Monday, 2 July 2012

Once Upon a Time in the West (1968)


“People scare easier then they’re dyin”

The subtitle for Once Upon a Time in the West could easily be How the Wild West Ended. Everything about the film suggests the end of an era, or at least the end of something. Harmonica’s tune is like a death rattle, we feel ultimately that it will build to a dramatic crescendo, but it takes time to get there; it is reminiscent of a tortuous death. Indeed Jason Robards’ character, Cheyenne, goes even further and suffers a long drawn out death; having been shot off-screen it takes him a full 20 min at the end of the film to die. If the pace of the film and the music wasn’t enough to suggest last gasps, the central theme is stated by Harmonica when he explains that Man is an ancient race, and that businessmen will come along and kill it off. It is the rise of the businessmen and the expansion of the railroad that is ending the time of the outlaw.

There is plenty of fabulous scenery and many sweeping crane shots, revealing huge sets and hordes of extras in the rail gangs. Of course being a Sergio Leone film there are lots of close ups of the characters, concentrating in particular on their eyes. I’ve never seen either Charles Bronson or Henry Fonda in anything else, but here they both look like real mean bastards! Leone also has an eye for the stylish and dramatic, and this is no more evident than the very start of the film. There is 10 minutes of three guys waiting at a railroad station, barely any dialogue, a squeaking windmill and a buzzing fly; but it is phenomenal. A very brave way to start a film, it sets the pace for the rest of the story perfectly. Of course on top of Leone’s inimitable style, Ennio Morricone’s score is as fabulous as ever.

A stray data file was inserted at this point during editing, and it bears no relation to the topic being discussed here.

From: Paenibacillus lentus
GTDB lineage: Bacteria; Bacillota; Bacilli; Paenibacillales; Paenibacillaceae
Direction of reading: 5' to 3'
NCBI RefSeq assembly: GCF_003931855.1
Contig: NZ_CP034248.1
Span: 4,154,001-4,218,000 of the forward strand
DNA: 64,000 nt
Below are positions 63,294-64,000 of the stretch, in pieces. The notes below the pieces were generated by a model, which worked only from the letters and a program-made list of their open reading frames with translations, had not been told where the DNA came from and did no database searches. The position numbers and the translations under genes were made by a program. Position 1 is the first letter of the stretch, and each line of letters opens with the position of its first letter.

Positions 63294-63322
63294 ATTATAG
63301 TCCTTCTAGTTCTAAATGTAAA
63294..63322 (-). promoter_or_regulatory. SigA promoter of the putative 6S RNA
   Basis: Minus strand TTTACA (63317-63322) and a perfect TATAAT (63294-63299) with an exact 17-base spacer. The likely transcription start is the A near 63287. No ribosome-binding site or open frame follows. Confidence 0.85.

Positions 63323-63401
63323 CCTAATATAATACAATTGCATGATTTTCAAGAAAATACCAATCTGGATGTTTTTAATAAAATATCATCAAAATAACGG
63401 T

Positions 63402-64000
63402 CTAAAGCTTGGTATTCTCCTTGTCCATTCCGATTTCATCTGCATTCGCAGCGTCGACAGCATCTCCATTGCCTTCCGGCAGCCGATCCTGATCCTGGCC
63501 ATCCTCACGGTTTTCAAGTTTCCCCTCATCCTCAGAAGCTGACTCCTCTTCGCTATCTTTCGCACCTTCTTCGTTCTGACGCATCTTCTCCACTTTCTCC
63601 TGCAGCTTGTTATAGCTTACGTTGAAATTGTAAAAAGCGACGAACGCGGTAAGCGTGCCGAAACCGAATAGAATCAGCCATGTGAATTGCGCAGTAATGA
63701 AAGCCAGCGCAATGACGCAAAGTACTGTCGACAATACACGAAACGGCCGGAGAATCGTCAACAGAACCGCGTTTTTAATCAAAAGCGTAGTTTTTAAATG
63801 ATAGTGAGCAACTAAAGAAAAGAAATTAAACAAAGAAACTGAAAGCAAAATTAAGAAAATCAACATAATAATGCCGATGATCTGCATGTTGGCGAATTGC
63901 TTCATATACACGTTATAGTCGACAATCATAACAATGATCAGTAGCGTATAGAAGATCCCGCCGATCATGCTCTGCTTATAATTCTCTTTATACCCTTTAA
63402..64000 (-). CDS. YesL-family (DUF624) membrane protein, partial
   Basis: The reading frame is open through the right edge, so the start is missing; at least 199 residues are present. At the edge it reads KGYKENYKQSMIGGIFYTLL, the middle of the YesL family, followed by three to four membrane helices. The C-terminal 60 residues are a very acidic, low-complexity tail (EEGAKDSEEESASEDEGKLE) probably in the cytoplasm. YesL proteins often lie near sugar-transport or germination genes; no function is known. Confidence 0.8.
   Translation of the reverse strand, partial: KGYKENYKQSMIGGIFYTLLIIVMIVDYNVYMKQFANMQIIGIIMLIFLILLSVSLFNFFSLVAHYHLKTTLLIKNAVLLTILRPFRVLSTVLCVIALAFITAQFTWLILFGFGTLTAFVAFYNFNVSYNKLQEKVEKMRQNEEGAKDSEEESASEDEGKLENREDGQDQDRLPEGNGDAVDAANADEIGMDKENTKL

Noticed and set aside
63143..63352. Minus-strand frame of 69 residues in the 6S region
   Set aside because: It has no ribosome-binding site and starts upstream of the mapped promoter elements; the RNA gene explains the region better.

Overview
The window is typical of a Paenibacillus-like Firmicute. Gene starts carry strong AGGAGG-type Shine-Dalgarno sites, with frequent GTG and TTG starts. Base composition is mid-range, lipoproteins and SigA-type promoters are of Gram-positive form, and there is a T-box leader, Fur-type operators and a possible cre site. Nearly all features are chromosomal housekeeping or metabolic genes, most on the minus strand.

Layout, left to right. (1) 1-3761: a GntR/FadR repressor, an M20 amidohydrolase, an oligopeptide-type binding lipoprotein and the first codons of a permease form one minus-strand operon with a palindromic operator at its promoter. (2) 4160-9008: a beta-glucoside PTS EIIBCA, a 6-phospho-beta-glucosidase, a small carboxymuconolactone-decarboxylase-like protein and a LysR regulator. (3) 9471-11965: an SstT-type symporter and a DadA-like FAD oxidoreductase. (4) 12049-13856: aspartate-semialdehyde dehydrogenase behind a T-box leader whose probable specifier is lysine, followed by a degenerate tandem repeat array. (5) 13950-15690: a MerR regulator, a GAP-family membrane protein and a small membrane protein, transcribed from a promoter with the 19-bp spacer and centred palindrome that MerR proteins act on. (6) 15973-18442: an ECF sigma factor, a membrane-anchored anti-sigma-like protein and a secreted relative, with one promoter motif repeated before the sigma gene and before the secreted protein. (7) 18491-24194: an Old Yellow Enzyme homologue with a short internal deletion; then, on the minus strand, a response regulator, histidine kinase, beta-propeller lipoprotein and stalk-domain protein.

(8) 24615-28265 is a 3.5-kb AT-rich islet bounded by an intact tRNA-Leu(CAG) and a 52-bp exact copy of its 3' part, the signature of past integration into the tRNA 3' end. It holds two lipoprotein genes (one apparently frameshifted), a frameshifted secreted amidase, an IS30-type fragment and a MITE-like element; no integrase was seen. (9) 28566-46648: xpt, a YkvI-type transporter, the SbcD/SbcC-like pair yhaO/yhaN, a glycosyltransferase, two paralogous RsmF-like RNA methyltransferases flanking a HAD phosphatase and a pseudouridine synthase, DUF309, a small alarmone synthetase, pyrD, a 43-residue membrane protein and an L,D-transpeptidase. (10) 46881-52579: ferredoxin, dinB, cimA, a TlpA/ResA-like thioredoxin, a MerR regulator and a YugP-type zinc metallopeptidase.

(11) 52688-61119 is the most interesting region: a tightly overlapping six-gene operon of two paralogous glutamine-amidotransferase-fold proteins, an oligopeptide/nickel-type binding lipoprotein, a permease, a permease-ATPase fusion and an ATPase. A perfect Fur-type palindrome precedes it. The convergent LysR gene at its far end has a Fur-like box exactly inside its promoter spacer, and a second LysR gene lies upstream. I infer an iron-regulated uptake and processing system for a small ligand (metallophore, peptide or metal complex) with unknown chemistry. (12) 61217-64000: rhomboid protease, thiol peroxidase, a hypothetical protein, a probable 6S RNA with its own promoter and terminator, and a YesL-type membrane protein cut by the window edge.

All of the main characters are flawed. Like I say, Harmonica (Bronson) and Frank (Fonda) are both ruthless men; Harmonica is out for revenge, and Frank is just evil. Cheyenne (Robards) is a likeable rogue, but by no means a good guy; even Jill McBain (the gorgeous Claudia Cardinale), the traditionally “good” character, is an ex-whore. Whereas in other Westerns there is a character that the viewer routes for (usually Clint Eastwood in Leone films), in OUATITW there is no-one really. We hope that Harmonica gets his man, though we don’t know what injustice he suffered in the past; but that’s different to empathising with a character. In terms of performances I think Cardinale and Fonda are the two that stand out. Cardinale manages to switch emotions from excited and hopeful, to horrified and scared very well, yet she always seems to be in control. Fonda is perfect as Frank; playing against his usual type, he seems to really enjoy playing a real villain.


         


A superb, beautiful film, with some typical, but none-the-less excellent, stylish direction from Sergio Leone, and very atmospheric music from Morricone. I hesitate to mention the tempo of the film, which can sometimes feel like it’s dragging, because the slow pace is an intended feature of the film. This doesn’t detract from the epic scale of the film, and it hasn’t stopped me from seeing it many times.